But where I strongly disagree with MacArthur is that if we still have true belief in our heart this will always result in the same actions in all believers. The fact of the matter is we do not always act on our beliefs.

    I agree our assurance is founded in the finished work of Christ on the cross, but that finished work on the cross is only effective toward us because we believed(and still do believe). Now as a soverign grace advocate, I believe God regenerated me and gave me my faith and belief, but regardless, I am included in Christ because I believed.

    I realize where MacArthur's heart is, and it may be in right place. But he has so centered on the Master - Servant dimension of our salvation that he has all but obscured the Father child relationship that Christ and his Apostles also spoke of often.

    The most troubling aspect of MacArthur's theology is the "gift exchange" portion.

    Salvation in his view, is not a one way gift giving transaction - God completely giving salvation to man free of any charge, all he must do is believe(in heart) and take it(This is what I believe).

    Salvation in his view, is an exchange of one's self for the gift of salvation. Now he will argue and I would agree that the giving of our lives in return for salvation is a small price to pay in comparison with what God gave for salvation(his only Son).

    But it still creates a faulty scenario, that we must bring something to God, in order to gain or get salvation. The only thing the Bible says we must do to be saved is reach out and take the free gift God offers - believe in our hearts and we will be saved.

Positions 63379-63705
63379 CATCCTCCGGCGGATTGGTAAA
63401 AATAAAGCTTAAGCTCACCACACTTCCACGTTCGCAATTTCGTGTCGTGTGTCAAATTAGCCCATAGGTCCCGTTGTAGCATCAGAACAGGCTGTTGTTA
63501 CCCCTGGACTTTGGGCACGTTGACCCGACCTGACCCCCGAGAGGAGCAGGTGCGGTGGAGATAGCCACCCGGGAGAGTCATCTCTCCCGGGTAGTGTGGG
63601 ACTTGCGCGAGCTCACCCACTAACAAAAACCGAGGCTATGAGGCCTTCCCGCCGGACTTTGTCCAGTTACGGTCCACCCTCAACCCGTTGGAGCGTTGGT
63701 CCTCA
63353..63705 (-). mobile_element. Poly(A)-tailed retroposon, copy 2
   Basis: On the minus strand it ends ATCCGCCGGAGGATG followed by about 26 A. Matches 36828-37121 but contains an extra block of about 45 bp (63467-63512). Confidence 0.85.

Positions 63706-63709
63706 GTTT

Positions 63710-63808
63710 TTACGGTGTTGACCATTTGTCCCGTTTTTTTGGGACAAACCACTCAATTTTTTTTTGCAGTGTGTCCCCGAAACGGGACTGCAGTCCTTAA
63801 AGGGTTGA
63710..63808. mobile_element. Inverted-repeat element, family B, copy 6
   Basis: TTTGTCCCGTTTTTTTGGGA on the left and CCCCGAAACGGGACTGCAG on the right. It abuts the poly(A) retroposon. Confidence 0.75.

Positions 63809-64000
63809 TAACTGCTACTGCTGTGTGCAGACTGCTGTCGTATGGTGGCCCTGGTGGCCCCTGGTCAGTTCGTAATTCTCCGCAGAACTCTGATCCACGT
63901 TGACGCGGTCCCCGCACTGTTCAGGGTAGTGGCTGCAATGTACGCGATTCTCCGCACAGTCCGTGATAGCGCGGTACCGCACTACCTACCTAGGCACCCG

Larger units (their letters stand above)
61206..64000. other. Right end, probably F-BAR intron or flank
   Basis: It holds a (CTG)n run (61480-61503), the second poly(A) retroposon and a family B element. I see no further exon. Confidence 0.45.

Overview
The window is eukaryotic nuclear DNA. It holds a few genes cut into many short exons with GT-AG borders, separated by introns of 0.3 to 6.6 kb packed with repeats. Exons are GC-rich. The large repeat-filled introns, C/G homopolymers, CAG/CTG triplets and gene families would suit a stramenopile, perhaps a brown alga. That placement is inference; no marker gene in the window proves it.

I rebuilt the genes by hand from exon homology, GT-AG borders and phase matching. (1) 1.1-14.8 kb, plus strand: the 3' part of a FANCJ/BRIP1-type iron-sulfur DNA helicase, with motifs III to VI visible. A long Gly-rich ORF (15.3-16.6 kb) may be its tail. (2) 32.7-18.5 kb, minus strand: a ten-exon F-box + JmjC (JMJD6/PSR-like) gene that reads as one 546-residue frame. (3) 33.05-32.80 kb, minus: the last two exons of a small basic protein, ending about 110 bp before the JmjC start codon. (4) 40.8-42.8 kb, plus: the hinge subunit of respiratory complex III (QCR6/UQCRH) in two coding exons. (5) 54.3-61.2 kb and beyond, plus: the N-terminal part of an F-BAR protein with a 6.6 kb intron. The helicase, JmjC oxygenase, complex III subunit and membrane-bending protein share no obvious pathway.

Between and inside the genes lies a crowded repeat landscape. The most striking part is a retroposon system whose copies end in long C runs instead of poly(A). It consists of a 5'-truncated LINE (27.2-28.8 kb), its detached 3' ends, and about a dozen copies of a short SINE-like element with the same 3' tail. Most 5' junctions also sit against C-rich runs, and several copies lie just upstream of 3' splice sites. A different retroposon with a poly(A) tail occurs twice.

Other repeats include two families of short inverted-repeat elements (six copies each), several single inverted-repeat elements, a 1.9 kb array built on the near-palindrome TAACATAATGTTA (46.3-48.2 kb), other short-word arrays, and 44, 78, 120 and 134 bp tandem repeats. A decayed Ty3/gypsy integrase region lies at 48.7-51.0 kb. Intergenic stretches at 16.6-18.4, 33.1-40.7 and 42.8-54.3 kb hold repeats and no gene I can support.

Now I do believe that when we believe in our hearts God changes our hearts and it does affect our actions. But those actions will very from Christian to Christian - and I will not try and say because every Christian does not live his life as John MacArthur does than he proves he is not saved.

    This is something that is missed as well, I have had some people email me who have been to John MacArthur's church or churches modeled after his and they tell me of this cronic effort by the members of these churches to try and "prove they are saved". No one can admit any habital sins for fear of having their salvation be called into doubt. They are doing good works not so much out of love for Christ, but to prove to their fellow church members that they are truly saved.

    IFBReformer
     
  19. James_Newman

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    ==I think this was due to an editor cutting/pasting.